San Francisco's Mission District is one of the city's cultural hubs, an exciting mix of stores, bars, and restaurants that is unlike anywhere else in the city. You'll find no shortage of inventive cuisine here, from modern Chinese dishes to Italian eats made with fresh Northern Californian ingredients. Here are 12 of the neighborhood's most alluring eateries. Get ready to indulge!
Snack on meats and cheeses, chicken tacos, Japanese "tater-tots," and burrata-topped Tartine toast at this always-lively bar and eatery. Highballs are a speciality and food is served well into the evening in this casual space. Upstairs you'll find Over Proof, a cozy cocktail lounge that's a bit more luxe, with multi-course cocktail tastings, inventive libations, and foods like tinned fish and caviar.
This acclaimed SF supper club serves two meals a night (Tuesday through Saturday) to 40 ticketed guests a piece in a communal setting. Chef David Barzelay doles out more than 14 courses of Modern American offerings, each meal utilizing hyper-seasonal ingredients and taking patrons on a culinary journey of artisan-crafted creations. Imbibing pairings are available.
It's always a party at Farmhouse Kitchen, where an attentive staff serves up both innovative and traditional Thai dishes in a spacious setting with communal tables. Expect dishes like Hat Yai fried chicken, Panang curry, and Pad Char shrimps with blue flower rice—not to mention plenty of spice. The restaurant even boasts its own "secret" menu, with its Volcano Noodle being a perennial (and oh-so-fiery!) favorite. There are additional Farmhouse restaurants in Oakland and Portland, Oregon.
For more than 20 years, Foreign Cinema has been drawing local residents to its landmark eatery for an ever-changing array of California/Mediterranean-inspired eats and a curated selection of films screened in an outdoor courtyard. Dine on entrées such as seared Maine sea scallops with roasted Brussel sprouts or orecchiette pasta mixed with English peas and fresh ricotta cheese while watching movies like The French Connection. The restaurant's interior is spacious and relaxed with plenty of industrial charm. Brunch here is also a winner, with offerings that include Dungeness crab frittata and tropical French toast.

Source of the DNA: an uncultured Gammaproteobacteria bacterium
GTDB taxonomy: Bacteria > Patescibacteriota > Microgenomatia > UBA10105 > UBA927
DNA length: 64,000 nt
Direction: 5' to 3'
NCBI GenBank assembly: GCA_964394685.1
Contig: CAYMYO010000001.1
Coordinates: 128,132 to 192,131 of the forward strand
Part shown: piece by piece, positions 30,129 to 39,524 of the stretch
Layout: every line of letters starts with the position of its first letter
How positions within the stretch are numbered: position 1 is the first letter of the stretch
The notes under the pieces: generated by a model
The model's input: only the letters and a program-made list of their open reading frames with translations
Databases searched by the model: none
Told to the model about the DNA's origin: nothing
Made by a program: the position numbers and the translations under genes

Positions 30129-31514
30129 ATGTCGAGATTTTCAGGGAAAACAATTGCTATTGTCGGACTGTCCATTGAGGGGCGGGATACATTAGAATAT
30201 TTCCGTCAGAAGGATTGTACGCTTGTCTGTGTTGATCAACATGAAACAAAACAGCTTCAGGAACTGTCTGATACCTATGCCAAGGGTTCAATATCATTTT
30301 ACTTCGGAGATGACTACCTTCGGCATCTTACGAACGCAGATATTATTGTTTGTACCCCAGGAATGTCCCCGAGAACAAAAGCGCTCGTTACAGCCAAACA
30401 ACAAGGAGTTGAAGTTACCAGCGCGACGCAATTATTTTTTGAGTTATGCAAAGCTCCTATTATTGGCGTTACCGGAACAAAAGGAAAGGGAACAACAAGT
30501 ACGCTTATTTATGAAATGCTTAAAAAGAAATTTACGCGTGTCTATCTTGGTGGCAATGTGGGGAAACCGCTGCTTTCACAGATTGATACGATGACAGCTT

Opened in 2009, Flour + Water specializes in regional Italian foods made with Northern California ingredients. This cozy 49-seat space is especially known for its handmade pastas and Neapolitan-style pizzas. Along with à la carte entrées like black garlic & mushroom tortellini with Périgord truffle, the restaurant features multi-course pasta tastings for the entire party. They also offer spaces suited for intimate dinners and group gatherings as well as pasta-making classes.
Bright, modern, and Michelin-starred, Al's Place serves up Northern California regional cuisine with a focus on fish and meat dishes served as sides. Despite its pedigree, the eatery remains casual and relaxed. Choose from a menu of “snackels,” hot and cold plates, limited-availability entrées, or a family-style. There's also a heated outdoor patio perfect for larger parties.